Founders Jeff (left) and Greg Carlson (middle), president Justin Stets (right) and their spouses.
For this financial services firm’s business model, philanthropy is good business.
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Headquarters: Northfield, with offices in Hastings, Bloomington and Rochester
Revenue (2016, projected): $11 million
Services: Integrated wealth management, 401(k) plans, tax accounting, institutional portfolio services, philanthropic and charitable planning, trusts and education planning
Markets: High net worth families and individuals
The Carlson brothers founded the financial firm in 1987.
Financial planners Greg and Jeff Carlson enjoy giving so much, they made it a key part of their for-profit’s business model.
While growing their Northfield-based Carlson Capital Management LLC over the past 30 years, they focused on providing philanthropic and charitable planning for their clients, who often were first-generation wealth accumulators active in philanthropy.
Today, the firm manages $1.5 billion in assets for more than 800 clients. Its retention rate is 99 percent, and it has a long list of awards for quality service. It has been ranked a top wealth management firm by CNBC, based on metrics including average account size, growth of assets, and assets under management.
Many of CCM’s clients operate charitable trusts, which provide them with both an income stream and money to donate to causes they believe in. CCM founded the American Center for Philanthropy, a separate entity that provides clients an option in managing philanthropic endeavors. Since its inception in 2002, ACP has given more than $50 million to charitable organizations.
Before starting their own firm in 1987, the Carlsons worked as commission-based advisors for what is now Minneapolis-based Ameriprise Financial Inc., then managed satellite offices in Wisconsin and Minnesota for Atlanta-based FSC Securities Corp. Though the brothers operated on a commission basis when they launched CCM, their goal was to shift to a fee-based business, so they could focus more on their clients’ long-term financial requirements. Getting there took more than a decade.
“We worked hard, and we didn’t care who generated the commissions,” Greg Carlson says. “Revenue went into one pot, expenses came out of one pot, and we split the rest. . . . By 1998, we were at the spot that we could turn the fee-based light switch on entirely.”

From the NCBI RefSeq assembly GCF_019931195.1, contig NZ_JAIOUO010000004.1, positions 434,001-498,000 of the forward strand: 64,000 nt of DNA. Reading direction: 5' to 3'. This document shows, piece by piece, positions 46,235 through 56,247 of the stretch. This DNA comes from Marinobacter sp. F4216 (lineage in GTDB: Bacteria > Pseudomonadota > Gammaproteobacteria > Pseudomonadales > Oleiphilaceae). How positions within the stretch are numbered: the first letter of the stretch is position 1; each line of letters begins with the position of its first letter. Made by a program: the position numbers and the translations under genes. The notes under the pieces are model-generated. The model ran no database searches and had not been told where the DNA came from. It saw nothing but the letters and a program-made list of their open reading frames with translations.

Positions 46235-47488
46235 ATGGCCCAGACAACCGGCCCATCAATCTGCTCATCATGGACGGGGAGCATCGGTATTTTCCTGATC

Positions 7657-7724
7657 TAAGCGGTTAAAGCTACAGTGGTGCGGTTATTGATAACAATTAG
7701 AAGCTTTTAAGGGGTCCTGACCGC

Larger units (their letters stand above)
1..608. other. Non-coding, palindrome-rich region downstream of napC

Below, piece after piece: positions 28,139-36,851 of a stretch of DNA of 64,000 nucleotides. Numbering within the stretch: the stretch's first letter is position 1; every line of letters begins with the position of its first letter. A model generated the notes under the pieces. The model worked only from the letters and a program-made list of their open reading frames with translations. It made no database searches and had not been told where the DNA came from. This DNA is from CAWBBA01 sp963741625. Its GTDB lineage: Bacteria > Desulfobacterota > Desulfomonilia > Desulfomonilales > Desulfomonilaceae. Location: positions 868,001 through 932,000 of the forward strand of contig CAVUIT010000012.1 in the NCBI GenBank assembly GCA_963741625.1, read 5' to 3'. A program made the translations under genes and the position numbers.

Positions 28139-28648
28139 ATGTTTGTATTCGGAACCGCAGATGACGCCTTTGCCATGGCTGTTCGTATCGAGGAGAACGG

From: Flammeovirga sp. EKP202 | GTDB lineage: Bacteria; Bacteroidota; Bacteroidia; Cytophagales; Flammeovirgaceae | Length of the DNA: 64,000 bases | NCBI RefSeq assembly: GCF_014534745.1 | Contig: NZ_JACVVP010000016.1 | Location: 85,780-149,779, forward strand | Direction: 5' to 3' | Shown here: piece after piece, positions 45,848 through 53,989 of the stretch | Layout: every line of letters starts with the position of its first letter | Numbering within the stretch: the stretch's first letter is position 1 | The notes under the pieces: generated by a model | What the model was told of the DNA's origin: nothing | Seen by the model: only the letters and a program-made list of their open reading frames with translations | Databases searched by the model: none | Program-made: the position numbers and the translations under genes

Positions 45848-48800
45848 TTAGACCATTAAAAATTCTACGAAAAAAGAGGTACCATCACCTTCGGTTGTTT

To remain up to date in its practice, CCM belongs to Zero Alpha Group (ZAG), eight fee-based financial services companies with $15 billion in assets under management. The group meets several times a year to discuss investment strategies, technological changes and best practices. Foster Group, a West Des Moines, Iowa, firm, sought out CCM for ZAG membership.
“The Carlsons are always trying to improve their firm, even though they are already a successful business,” says Mark Stadtlander, Foster Group’s CEO and president. One of ZAG’s best-practices states that advisors should have their own financial plans drawn up by an outside advisor. Several Foster Group advisors have chosen to work with CCM, Stadtlander says.
Besides advising clients, CCM also pursues its own philanthropic activities. CCM and several other ZAG firms have “adopted” a small rural community in Guatemala, assisting residents on various economic, education and health development projects. And each holiday season, CCM asks its clients to help the firm allocate $10,000 by nominating charities.
“We enjoy being in the philanthropic space,” Greg Carlson says. “It’s good for business and it’s good for society.”
Last year, employees were given a share of stock based on their tenure.
Sharing the Wealth
In 2016, Carlson Capital Management gave all employees who had been with the company for a year or more shares of dividend-paying stock in the company based entirely on tenure. The firm’s corporate administrator, was given the most stock for her 20 years of service.
“They deserve it,” CEO and co-founder Greg Carlson says. “They are so important and integral to the success of the firm.” When employees retire or leave, they must sell their stock back to the company, but they retain the proceeds. The financial services firm also allows senior-level employees to buy additional stock in the company and will give more stock to employees in the future, Carlson says.